Recycling and Recirculating
I would like to offer a suggestion to readers regarding
disposal/recycling of their back issues.
A friend of mine who does volunteer work noted the local nursing
home did not offer much reading material and asked if I had
anything that might appeal to folks in their 70s, 80s and 90s. I
bundled up a year’s worth of GEM and other antique/car
magazines thinking these might be of passing interest to some. What
an underestimation I made of the residents’ enthusiasm for your
publication! They nearly fought over any issue left unattended, and
all copies quickly became dog-eared and worn. Men and women alike
reminisced about the old trucks, tractors, engines and equipment
they used to use.
My suggestion for readers is to consider sharing their back
issues of GEM with the appreciative folks at their local nursing
homes. And, if they spend a little extra time with the residents
during the magazine drop-off, they’ll learn more about a past
era than we could ever recapture in print and pictures today.
So, make space in your home, make a new friend or two at the
nursing home, and make many folks’ day by gifting your GEMs to
some good people who will truly appreciate your thoughtfulness.
John Sudlow, 6301 E. 1550 N. Road Oakwood, IL 61858
Regarding the following queries in C.H. Wendel’s
‘Reflections'( See GEM February 2002)
37/2/1: The unidentified marine engine appears to be a Caille,
possibly the Liberty Drive model.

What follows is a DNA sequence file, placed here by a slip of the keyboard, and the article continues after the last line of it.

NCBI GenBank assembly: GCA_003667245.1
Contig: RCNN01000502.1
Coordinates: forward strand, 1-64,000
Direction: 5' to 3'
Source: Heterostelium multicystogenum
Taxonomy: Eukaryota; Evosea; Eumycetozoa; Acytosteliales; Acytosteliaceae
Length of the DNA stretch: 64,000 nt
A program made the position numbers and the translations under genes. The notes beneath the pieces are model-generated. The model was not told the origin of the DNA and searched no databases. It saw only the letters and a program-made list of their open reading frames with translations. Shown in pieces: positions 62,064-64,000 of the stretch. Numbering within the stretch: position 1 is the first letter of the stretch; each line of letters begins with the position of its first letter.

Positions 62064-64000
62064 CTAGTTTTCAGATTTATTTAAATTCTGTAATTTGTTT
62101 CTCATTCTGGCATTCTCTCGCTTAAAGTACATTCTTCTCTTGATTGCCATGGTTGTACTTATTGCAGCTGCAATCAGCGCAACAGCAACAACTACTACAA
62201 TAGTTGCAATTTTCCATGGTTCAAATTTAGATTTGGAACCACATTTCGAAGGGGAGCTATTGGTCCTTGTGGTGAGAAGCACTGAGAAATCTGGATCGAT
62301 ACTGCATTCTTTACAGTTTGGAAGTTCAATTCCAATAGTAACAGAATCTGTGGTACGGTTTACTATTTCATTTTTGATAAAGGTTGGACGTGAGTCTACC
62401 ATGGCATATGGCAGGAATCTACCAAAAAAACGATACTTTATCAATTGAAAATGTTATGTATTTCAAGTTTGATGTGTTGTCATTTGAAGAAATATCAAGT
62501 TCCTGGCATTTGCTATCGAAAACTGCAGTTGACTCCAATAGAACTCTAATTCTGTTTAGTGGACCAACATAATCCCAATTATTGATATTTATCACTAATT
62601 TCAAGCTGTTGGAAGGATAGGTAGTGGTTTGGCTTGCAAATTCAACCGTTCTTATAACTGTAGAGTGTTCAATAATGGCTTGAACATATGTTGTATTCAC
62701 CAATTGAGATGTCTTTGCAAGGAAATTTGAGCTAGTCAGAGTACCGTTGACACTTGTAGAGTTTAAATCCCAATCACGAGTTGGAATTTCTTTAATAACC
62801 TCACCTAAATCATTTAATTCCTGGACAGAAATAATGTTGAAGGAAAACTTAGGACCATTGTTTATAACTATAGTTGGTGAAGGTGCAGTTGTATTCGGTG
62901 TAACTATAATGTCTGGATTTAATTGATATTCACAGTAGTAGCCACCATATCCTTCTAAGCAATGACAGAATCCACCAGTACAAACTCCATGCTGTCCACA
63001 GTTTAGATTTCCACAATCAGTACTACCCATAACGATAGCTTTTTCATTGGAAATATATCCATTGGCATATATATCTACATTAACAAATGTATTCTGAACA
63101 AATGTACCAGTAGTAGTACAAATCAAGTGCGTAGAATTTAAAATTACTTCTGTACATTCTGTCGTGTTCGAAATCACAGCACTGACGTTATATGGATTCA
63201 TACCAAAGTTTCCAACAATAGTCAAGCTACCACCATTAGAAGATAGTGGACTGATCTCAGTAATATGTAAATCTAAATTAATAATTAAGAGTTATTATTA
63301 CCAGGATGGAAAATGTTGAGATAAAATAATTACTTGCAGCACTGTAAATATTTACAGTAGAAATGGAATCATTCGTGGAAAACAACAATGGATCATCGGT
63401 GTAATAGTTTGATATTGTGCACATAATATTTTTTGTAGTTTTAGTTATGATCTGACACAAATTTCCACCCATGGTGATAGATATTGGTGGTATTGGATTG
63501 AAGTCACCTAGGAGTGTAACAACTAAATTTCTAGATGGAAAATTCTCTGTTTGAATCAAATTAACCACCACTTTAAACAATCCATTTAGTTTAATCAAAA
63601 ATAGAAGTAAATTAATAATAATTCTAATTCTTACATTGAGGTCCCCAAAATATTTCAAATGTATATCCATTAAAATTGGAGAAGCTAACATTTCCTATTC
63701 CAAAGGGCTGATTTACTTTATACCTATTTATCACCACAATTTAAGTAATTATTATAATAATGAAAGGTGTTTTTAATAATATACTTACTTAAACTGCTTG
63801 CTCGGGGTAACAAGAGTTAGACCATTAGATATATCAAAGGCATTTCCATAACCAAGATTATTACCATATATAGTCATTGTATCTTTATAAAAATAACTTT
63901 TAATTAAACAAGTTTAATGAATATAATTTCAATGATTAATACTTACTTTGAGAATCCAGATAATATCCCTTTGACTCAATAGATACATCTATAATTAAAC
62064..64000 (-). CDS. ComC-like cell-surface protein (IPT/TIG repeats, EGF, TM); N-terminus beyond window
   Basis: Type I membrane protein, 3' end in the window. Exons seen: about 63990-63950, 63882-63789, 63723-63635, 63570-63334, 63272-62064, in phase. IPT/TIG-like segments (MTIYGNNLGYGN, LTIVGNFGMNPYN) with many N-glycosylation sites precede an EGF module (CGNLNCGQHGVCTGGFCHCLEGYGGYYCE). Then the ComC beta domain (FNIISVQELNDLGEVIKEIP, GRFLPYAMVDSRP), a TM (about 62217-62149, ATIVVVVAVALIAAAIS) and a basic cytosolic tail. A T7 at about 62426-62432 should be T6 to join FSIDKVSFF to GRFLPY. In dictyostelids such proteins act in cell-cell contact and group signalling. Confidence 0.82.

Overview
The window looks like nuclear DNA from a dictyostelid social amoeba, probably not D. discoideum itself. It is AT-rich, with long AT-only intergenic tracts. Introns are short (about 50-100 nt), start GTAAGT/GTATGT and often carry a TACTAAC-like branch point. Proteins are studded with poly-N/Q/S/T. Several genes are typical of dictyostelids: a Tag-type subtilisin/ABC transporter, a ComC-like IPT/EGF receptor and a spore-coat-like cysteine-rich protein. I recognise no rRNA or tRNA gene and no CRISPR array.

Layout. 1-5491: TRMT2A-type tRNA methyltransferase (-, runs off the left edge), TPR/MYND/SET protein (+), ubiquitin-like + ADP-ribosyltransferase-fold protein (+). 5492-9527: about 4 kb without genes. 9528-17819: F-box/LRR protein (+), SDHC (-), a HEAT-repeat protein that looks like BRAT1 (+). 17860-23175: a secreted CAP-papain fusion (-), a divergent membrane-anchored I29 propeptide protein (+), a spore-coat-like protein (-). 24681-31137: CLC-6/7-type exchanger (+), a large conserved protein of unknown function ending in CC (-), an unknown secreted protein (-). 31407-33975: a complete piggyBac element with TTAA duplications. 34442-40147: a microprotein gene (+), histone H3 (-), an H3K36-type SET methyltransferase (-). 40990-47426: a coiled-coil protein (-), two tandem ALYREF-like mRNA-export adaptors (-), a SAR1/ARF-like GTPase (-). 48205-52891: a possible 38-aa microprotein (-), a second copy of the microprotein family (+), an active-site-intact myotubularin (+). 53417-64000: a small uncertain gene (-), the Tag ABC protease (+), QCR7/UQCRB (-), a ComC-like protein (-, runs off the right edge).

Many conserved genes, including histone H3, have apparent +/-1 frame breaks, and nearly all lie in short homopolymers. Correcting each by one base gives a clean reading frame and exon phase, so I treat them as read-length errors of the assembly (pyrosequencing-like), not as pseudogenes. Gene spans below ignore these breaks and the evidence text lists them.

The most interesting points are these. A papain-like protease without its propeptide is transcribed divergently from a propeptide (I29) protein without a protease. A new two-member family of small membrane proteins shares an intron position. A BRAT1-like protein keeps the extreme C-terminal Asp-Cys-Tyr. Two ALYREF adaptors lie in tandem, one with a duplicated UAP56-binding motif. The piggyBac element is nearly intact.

37/2/2: Friend engine serial number DXA1100. This serial number
looks like it may be missing one digit. DXA engines were the
largest of the old single flywheel gasoline engines Friend
Manufacturing used on its ‘motor-pump’ found on sprayers
(see GEM, November 1994 ‘Design Evolution of the Friend
Engine,’ page 10, and December 1995 ‘Friend’s Unique
Domed Engines,’ page 24, which has a color photo of my DXA on
page 28 to the far right of the photo).
The DXA engine was a 6 HP upgrade of the DX engine rated at 5 HP
and came out sometime in the late 1920s, by which time Friend was
up into five digit serial numbers. The appearance of the pump is
also a later type Friend pump. The last of the DXA series was made
in March 1939. Correct color is a bright silver. The best paint
I’ve found so far is PPG Delstar acrylic enamel tinting base
#DMR 436 with 20 parts per quart of DXR 495 sprayed at low pressure
or brushed on, which looks good, too. Remember, everyone – a man
cannot have too many Friends!
Dave Dickinson, 6190 Keller Ave. Newfane, MY 14108
Several readers wrote in response to Alton Garver’s query to
C.H. Wendel about a Lufkin-Cooper-Bessemer engine (see GEM,
Duane Hildebrand, 366 East County Rd., Drums, PA 18222, sent us
a photocopy of a match-book cover he has featuring advertising for
Lufkin engines, and Tony Suykerbuyk, 78 East M20, Hesperia, MI
49421, called in to say that two Lufkin engines he found in
Michigan are currently for sale.
Tony says both engines were built sometime between 1940 to 1943
and carry 33 HP ratings. Lufkin engines were clearly designed for
oil field service, and Tony says both of the engines he found were
so employed, pumping oil and running on natural gas. Tony says both
engines were in use up until 1995.
The matchbook cover Duane found claims Lufkin made two-cylinder,
two-cycle gas engines ranging in size from 20 to 60 HP. The cover
also claims Lufkin ‘Pioneered and developed gear reduction
units for oil field pumping and has placed more in service than all
other makes combined.’ Given how little seems to be known about
the company this claim seems to be mere hyperbole, but perhaps
we’ll learn more as time goes by.
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